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Stroke transparency

New Here ,
Dec 08, 2022 Dec 08, 2022

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Hello. This is my first time posting, so I apologize beforehand if this is not the place to post this question.
My team is having issues with the stroke option on INDD. We usually put a white stroke around the text, but there's transparency showing when the text is placed over a dark background. It only happens around punctuation marks.
An important thing to note is that this is not directly visible on INDD. It is only visible when exporting the files to PDF, and opening the PDF on a browser or uploading it to a website (it's not visible when opening the PDF on Adobe). I'm attaching an image as an example.

Would anyone happen to know what causes this and have a solution for it?

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Community Expert ,
Dec 08, 2022 Dec 08, 2022

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What's happening in the example isn't really easy to see. It all just looks kind of messy. A more demonstrative example might help. But in any case, I'm not really sure what to say about this; applying a stroke to live text is often a risky endeavor that can produce varied results depending on the size of the type, the size of the stroke, the integrity of the font, etc.

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Community Expert ,
Dec 08, 2022 Dec 08, 2022

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How are you going to use it? Is it going to be printed? If so, what shows in Acrobat should show it more accurately that browser PDF viewers.

 

If it's for web use only, then how it looks in a browser would be most important.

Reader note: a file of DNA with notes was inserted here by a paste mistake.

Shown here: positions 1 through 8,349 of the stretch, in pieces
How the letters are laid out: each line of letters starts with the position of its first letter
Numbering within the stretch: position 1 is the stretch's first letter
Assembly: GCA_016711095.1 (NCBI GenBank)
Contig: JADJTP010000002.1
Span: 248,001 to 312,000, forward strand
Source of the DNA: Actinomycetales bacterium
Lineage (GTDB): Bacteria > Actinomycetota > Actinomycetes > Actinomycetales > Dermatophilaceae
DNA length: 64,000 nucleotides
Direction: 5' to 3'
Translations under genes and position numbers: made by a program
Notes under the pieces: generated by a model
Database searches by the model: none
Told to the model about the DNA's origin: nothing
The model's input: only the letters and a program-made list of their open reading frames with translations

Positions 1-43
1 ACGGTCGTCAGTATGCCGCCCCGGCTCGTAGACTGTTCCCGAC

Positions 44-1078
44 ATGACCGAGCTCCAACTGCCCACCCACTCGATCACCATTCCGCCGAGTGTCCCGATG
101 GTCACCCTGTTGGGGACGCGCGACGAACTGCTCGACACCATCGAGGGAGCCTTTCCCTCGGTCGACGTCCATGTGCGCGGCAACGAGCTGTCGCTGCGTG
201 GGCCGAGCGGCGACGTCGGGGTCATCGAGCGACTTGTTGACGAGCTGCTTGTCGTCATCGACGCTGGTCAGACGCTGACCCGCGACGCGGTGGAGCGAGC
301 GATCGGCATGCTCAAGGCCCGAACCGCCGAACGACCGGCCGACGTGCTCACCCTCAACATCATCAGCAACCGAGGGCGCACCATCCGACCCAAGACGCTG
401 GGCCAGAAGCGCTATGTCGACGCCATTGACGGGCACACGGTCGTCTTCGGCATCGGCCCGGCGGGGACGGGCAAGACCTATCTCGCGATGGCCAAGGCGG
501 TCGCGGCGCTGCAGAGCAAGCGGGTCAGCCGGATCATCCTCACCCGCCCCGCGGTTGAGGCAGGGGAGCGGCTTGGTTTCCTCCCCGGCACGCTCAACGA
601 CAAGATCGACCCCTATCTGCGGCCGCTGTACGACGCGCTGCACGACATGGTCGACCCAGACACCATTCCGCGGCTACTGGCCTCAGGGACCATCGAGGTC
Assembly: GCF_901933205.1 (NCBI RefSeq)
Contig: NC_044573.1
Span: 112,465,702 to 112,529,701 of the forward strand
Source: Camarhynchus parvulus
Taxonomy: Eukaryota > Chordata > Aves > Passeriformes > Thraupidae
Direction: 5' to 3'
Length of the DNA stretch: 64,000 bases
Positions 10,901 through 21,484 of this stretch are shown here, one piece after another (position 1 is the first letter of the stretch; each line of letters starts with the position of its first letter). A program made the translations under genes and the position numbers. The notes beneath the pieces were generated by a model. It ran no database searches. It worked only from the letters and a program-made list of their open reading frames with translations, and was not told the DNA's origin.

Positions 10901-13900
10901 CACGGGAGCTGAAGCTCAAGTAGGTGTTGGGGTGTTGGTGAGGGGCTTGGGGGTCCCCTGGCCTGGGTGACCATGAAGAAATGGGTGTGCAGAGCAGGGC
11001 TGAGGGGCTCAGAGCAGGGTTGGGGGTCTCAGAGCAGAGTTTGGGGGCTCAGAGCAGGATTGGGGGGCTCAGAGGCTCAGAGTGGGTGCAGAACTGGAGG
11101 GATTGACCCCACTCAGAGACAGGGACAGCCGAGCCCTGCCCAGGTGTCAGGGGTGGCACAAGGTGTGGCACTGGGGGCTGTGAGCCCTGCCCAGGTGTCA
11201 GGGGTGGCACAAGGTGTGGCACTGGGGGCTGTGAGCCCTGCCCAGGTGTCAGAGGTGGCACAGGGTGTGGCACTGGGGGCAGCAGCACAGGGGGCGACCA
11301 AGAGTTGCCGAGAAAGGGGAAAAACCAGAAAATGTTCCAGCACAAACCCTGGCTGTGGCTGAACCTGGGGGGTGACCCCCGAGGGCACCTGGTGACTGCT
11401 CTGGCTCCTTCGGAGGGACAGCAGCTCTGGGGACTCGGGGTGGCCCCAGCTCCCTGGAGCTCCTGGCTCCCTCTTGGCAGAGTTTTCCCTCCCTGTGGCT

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Community Expert ,
Jan 13, 2023 Jan 13, 2023

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@Mii2748990340p2 said: "It only happens around punctuation marks."

 

Did you do three individual dots next to each other?

 

If yes, try to use a different glyph instead, a HORIZONTAL ELLIPSIS, Unicode 2026. Can be found in the Glyphs panel.

Or could be typed with keyboard shortcut Alt + . on a Mac or with Alt + 133 (on the number pad) of a Windows machine.

Hope, that your font has it.

 

Regards,
Uwe Laubender
( Adobe Community Expert )

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Community Expert ,
Jan 13, 2023 Jan 13, 2023

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If Steve's answer isn't completely clear, there is a great deal of variation between PDF viewers. The absolute one is always Adobe Acrobat Reader, of course, and there are good aftermarket/third party ones. However many of those implement variations and shortcuts that mean "fancy" elements such as selective transparency might not be handled well, at all, or the same way Acrobat Reader does it.

 

And the PDF viewers built into web browsers are, for the most part, convenience utilities with very limited rendering range. They are meant for viewing simple PDF documents with ease, not being fully up to all PDF abilities such as transparency, interactive controls, etc.

 

If (as Steve notes) your audience is web users, you will have to work to the limitations of the common web readers. If you want 'perfect' performance, you will have to limit or direct your readers to using genuine Acrobat Reader.

 


| Word & InDesign to Kindle & EPUB: a Pro Guide (Amazon)

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